Cryo-chambers utilize super cold gases like liquid nitrogen to cool the air immediately around the body down to as low as -280 degrees Fahrenheit. If you are fortunate to have one of these chambers locally, it is a fun modality to try. While I personally have tried it a few times, I don’t seem to notice a huge difference between cryo and cold water immersion/cold showers. Cryo does have a small risk of frostbite. Some people swear by cryotherapy, saying they can really notice a difference when using it. Your own experience may vary.



One of the largest reasons for considering cold exposure is norepinephrine. Norepinephrine is interesting as it serves as both a neurotransmitter and a stress hormone and is released in the body to help it handle periods of stress. (2)

Studies have shown that even short bouts of exposure to cold can double or triple norepinephrine levels. (3) Though yet to be studied directly, cold exposure could be a tool in the treatment of depression, due to this effect. Pharmaceuticals that deplete norepinephrine often list depression as a side effect, which could potentially suggest that boosting norepinephrine through cold exposure or otherwise could be a viable treatment option. (4) Of course, more research is needed.

In addition to its effects on the brain and nervous system, norepinephrine is also a potent anti-inflammatory substance in the body, inhibiting select inflammatory pathways, specifically tumor necrosis factor alpha (TNF-alpha). (5) While TNF-alpha has utility in the body, excess TNF-alpha has been implicated in numerous diseases ranging from arthritis to asthma. (6,7) While treating these conditions with a pharmaceutical TNF-inhibitor may be effective, what if we could get the same result by giving our hot water heater a break?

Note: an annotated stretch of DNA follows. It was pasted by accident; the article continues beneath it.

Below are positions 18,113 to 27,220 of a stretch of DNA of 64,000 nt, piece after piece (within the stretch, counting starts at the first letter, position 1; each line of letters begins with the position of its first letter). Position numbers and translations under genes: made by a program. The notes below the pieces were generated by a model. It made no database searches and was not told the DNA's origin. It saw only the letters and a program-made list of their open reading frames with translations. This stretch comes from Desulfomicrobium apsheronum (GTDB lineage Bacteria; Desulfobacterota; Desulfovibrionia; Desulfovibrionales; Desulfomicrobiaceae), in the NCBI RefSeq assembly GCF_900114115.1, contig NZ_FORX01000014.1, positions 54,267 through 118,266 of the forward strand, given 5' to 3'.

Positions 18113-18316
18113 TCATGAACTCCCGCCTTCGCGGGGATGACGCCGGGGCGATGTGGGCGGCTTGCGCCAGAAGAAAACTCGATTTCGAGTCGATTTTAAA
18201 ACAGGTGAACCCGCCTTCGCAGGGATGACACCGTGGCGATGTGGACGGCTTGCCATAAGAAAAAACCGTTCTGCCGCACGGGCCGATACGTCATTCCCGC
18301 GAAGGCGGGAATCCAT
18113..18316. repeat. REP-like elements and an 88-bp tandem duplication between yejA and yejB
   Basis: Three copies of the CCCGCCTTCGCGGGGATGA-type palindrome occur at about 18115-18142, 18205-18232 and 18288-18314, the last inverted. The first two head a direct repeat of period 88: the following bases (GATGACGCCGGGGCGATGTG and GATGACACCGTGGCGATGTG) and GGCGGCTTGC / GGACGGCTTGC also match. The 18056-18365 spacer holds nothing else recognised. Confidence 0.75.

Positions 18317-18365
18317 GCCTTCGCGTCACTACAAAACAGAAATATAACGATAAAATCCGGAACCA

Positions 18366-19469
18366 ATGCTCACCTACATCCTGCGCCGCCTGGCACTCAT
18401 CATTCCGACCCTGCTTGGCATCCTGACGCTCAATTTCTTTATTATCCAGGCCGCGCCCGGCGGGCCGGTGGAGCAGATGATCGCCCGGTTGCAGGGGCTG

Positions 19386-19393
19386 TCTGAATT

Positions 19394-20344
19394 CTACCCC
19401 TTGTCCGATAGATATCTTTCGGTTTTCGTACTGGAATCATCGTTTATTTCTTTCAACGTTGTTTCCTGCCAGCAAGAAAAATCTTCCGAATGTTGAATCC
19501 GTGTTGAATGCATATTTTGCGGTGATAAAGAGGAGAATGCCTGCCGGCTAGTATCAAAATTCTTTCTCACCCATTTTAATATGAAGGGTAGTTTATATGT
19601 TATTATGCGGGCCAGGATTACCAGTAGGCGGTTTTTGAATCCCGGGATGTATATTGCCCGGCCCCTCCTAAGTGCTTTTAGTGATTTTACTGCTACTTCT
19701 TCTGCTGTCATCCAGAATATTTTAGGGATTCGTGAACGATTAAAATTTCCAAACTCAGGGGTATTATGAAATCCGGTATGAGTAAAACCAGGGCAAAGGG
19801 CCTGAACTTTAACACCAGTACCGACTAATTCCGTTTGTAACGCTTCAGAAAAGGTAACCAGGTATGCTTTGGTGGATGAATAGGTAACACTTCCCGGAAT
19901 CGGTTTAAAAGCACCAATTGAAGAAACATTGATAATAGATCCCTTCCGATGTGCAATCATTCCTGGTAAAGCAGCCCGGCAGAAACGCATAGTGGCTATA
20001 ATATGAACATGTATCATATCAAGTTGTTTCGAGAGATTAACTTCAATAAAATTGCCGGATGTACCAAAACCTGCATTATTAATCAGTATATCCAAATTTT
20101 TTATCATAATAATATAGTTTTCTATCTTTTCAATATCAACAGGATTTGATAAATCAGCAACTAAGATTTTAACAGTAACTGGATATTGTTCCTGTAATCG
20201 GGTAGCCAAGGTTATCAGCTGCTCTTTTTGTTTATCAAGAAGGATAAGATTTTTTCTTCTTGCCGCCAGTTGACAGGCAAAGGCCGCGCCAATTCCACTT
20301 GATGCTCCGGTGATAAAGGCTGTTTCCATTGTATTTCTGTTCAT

Cold exposure can also lead to the constriction of blood vessels, which is another way that it can be beneficial for reducing inflammatory responses. (8) The reduced blood flow is what can lead skin to look more pale during exposure to cold. Athletes often turn to ice baths and other cold therapy to reduce inflammation following injury as well as delaying and reducing overall muscle soreness, but this practice can extend well beyond sports medicine.

Depending on your health goals, the timing of your cold therapy is important. If you’re trying to increase muscle, for example, you’ll want to wait awhile after exercise to expose your muscles to cold, since exposure directly after exercise can actually prevent your muscles from increasing in strength. (9) There is a time and a place for inflammation, and sometimes, it’s a good thing in the short-term.

Brown Fat


Did you know that you have two kinds of fat in your body? One type is generally used as a long term calorie storage medium, while the other is much more active on a day to day level. This active fat is referred to as brown fat because it has enough of an increase of mitochondrial activity to make the tissue look darker under a microscope. (10) Mitochondria are the energy-producing powerhouses of the cells, so this brown fat has an increased capability for energy metabolism.